Betty and Rita take a cab over to Diane Selwyn's apartment complex. They see that Diane's apartment is #12. Betty knocks on the door, and a ragged woman answers. Betty asks if the woman is Diane Selwyn, but the woman says she is not, and that she and Diane switched apartments, and Diane is now in #16. Betty and Rita go to #16 and knock on the door. No one answers, so Betty, acting like Nancy Drew, climbs through an unlocked window and opens the door for Rita. The two enter the apartment and clutch their noses. Something smells rank. When the girls get to the bedroom, they find a decaying corpse. Rita screams, but Betty covers her mouth. The two return to Betty's apartment and Rita decides she wants to cut her hair, but Betty suggests just wearing a wig, a short blonde wig, which makes Rita look like Betty.

That night, Betty is sleeping in her bed, and invites Rita in, because she feels bad that Rita sleeps on the couch. Rita takes off her wig, and climbs into bed with Betty. After a few awkward moments, the two end up having sex. Betty tells Rita that she loves her. Later that night, Rita starts talking in her sleep. Her volume gets higher, and she's speaking in Spanish. She keeps repeating, "Silencio." Betty wakes her up, and Rita asks Betty to go with her somewhere. The two get dressed, and go to Club Silencio. It's a strange club in an alley, that looks very similar to the alley behind Winkie's. Betty and Rita sit down, while the MC tells everyone that everything they're hearing is tape-recorded. Then a woman named Rebecca Del Rio comes out, and performs a Spanish version of Roy Orbison's "Crying." During this, Betty starts shaking violently. Suddenly, Rebecca Del Rio faints on stage, but her singing continues. Two men come and carry her off-stage. After Betty stops shaking, she notices a strange little blue box inside her purse. She and Rita immediately go back to the apartment, and pull out the blue key. Right before Rita is about to open the box, she realizes that Betty is gone, dissapeared. Rita opens the box, and the camera goes inside, only to have the box fall to the ground, then dissapear when the red-haired lady (Betty's aunt) enters the room. Betty and Rita, however, are both gone.

Here's where things really start getting weird:

We are now back at Diane Selwyn's apartment, and we see her rotting corpse. The Cowboy suddenly shows up and tells her to get up. We then realize that not only is Diane alive, but it's Betty! The once perky, blonde, pretty Betty is now a burned-out, trashy Diane. The neighbor from before knocks on her door, and asks for some of her stuff back. The neighbor picks up an ashtray off Diane's coffee table, where he see a blue key (a different one from before). Diane is walking around her crummy apartment, depressed, and seeing glimpses of Rita, who Diane now calls Camilla. Diane even fantasizes the two of them fooling around on the couch, when Camilla suddenly says that they should not do this anymore. Diane is getting rejected. We then see Camilla and Diane on the set of Adam's film. Adam is rehearsing a romantic scene with Camilla, and Camilla insists on Diane watching. Adam and Camilla start making out, and Diane watches the two, jealously. Diane then goes home, and masturbates, but can't get any satisfaction out of it. Then, the phone rings, and it's Camilla, who tells Diane that a car is waiting for her outside her apartment. Diane gets dressed, and rides in the limousine, which is driving up Mulholland Drive, just like the beginning of the movie. The limo stops, and Diane tells the driver that they're not supposed to stop there. The driver turns around, but doesn't have a gun, and tells Diane that it's a surprise. Camilla suddenly opens the door, and leads Diane up a path to a house, where there's a cocktail party going on. It's Adam's house, and he brings the girls some drinks. Obviously, Adam and Camilla are dating, and Camilla drags Diane around out of pity. Adam then introduces his mother to Diane. Adam's mother is none other than Coco. Instead of the sweet and kind landlord from before, Coco is rather rude to Diane, blaming her for holding up dinner. During dinner, Adam and Camilla can't keep their hands off each other, constantly kissing and petting, driving Diane mad with envy. Camilla also kisses the dream version of Camilla (the actress that the mobsters wanted in Adam's film), and notices The Cowboy again. Coco asks Diane how she met Camilla. Diane goes onto explain that back home in Deep River, Ontario, she won a jitterbug contest (the opening sequence), which gave her enough money to come to L.A. Unfortunetly, Diane's aunt died, and she met Camilla on the set of "The Sylvia North Story," the lead role going to Camilla. They've been friends ever since. However, no one seems really interested in Diane, and everyone looks at her with a look of pity. Just then, Adam and Camilla make an announcement. It seems like Adam's going to announce his and Camilla's engagement, but before he can say it, someone drops a dish, which distracts Diane. She turns to see the dropped dishes, and is now at Winkie's, sitting across the bumbling hitman from before. She shows the hitman the headshot of Camilla, and tells him, "This is the girl." She also gives him some money. Before she slides it over to him, however, the hitman warns her that once she gives him the money, there's no going back on the deal. Diane slides the money, not thinking twice. The hitman shows her the blue key (the one on her coffee table, not the one that opened the box) and says when the job's done, this key will be where Diane instructed it to be (I suppose the coffee table). Diane looks up at the register, and sees the nerdy guy from before (the one who died of the heart attack). Diane also notices the nametag of her waitress as she pours the coffee. The nametag reads: "Betty."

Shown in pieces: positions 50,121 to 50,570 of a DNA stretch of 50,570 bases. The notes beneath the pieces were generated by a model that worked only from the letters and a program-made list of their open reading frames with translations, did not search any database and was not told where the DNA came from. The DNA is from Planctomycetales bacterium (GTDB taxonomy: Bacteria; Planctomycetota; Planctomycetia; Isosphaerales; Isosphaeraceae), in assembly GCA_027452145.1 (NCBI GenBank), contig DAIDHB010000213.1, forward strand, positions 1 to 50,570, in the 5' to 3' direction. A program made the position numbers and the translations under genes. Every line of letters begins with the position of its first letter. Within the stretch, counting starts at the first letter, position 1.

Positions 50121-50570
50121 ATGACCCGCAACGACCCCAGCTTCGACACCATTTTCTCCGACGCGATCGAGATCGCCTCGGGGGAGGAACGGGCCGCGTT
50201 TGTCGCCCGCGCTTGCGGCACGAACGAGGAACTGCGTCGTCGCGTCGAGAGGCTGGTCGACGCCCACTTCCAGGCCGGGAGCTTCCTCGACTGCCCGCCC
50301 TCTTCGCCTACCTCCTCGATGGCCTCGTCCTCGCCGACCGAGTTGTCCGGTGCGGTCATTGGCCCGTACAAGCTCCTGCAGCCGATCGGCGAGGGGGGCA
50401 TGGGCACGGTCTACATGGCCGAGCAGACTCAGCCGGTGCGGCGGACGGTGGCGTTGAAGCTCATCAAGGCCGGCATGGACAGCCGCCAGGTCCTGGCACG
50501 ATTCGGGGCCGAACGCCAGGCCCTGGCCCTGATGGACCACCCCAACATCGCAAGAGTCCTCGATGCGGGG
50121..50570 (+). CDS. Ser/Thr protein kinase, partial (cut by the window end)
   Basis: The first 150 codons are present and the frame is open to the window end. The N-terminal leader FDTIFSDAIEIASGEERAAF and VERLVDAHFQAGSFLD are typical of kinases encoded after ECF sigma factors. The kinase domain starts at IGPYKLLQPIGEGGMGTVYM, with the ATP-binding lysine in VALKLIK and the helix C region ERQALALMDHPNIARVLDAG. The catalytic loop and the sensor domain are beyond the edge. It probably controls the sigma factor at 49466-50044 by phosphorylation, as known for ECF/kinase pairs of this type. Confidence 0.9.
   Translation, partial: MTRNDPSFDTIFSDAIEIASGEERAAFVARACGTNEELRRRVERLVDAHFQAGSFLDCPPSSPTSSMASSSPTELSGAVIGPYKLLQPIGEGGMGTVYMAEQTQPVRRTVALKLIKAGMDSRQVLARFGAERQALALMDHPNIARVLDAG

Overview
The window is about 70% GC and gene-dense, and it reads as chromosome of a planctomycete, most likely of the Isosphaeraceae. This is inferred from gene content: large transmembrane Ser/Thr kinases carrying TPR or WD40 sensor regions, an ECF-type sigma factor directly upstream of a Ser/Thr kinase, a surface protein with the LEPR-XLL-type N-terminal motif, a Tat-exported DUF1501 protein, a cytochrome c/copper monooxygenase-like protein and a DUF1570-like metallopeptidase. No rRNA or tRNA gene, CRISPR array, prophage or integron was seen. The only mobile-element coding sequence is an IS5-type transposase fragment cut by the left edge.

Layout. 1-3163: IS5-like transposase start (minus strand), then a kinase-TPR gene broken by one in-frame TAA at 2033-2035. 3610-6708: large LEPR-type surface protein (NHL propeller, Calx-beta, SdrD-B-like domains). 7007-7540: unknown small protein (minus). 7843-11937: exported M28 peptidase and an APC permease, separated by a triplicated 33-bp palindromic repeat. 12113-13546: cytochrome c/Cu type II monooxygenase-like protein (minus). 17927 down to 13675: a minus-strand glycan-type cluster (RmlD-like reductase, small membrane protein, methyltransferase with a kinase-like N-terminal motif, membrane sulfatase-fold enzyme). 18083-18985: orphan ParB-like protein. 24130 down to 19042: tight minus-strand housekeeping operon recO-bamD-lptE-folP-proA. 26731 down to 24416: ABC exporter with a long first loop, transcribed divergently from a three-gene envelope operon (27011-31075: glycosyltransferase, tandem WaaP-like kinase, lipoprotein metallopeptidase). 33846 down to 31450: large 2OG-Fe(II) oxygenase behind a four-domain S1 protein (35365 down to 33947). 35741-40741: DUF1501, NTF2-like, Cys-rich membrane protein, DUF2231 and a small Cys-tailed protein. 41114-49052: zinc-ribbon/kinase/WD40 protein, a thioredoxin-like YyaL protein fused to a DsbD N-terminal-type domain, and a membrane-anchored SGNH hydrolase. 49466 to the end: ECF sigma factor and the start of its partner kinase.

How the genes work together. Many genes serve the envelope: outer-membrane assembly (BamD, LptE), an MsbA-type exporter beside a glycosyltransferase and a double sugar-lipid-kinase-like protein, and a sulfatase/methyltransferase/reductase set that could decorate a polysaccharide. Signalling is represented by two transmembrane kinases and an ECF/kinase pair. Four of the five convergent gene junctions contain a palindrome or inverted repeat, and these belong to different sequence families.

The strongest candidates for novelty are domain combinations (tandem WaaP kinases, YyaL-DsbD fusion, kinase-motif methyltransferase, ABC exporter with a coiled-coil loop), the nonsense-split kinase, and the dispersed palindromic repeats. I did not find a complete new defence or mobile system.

The next shot is a sinister shot of the creature behind Winkie's, holding a paper bag that contains the blue box. The creature puts the bag on the ground, and two miniature versions of the elderly couple from earlier comes crawling out.

Meanwhile, Diane is back at her apartment, looking saddened. She's sitting on her couch, staring at the blue key sitting on her coffee table. Just then, there's a loud knock on the door. Diane ignores it, and watches as the miniature elderly couple crawls under her door. The elderly couple then grows to normal size, and haunts Diane. She keeps retreating from then, screaming, then runs to the bedroom, opens a drawer, pulls out a gun, and shoots herself. The next scene goes back to Club Silencio, and shows a blue-haired woman who whispers: "Silencio."

Okay, what was this all about? Well, it took two viewings to figure out this much: Everything that happened in the final quarter of the film, starting with the opening of the bluebox, actually happened. Diane was a burned-out actress who longed for Camilla, who left Diane for the hip director Adam. Diane did hire the hitman to kill Camilla, and the hit did happen. Diane's guilt (symbolized by the elderly couple) drove her to kill herself. After she shot herself, Diane then had a dream (which is quite odd after shooting herself) that was the first three-quarters of the film. She imagined herself as Betty (from the waitress' nametag), an aspiring actress who is beautiful and impresses directors at auditions. She also dreamt that the hit on Camilla did not go down as planned, and that Camilla suffered amnesia, relying on Diane to help her. Diane also imagined Adam as an unlucky guy, with mobsters on his back, his wife in bed with another man, and no money. Adam is also not too impressed with Camilla, or at least the dream version of Camilla. As for everything else? Well, this is a David Lynch film, and basically, any theories one has about his films remain as such, because Lynch never provides clear answers about his films.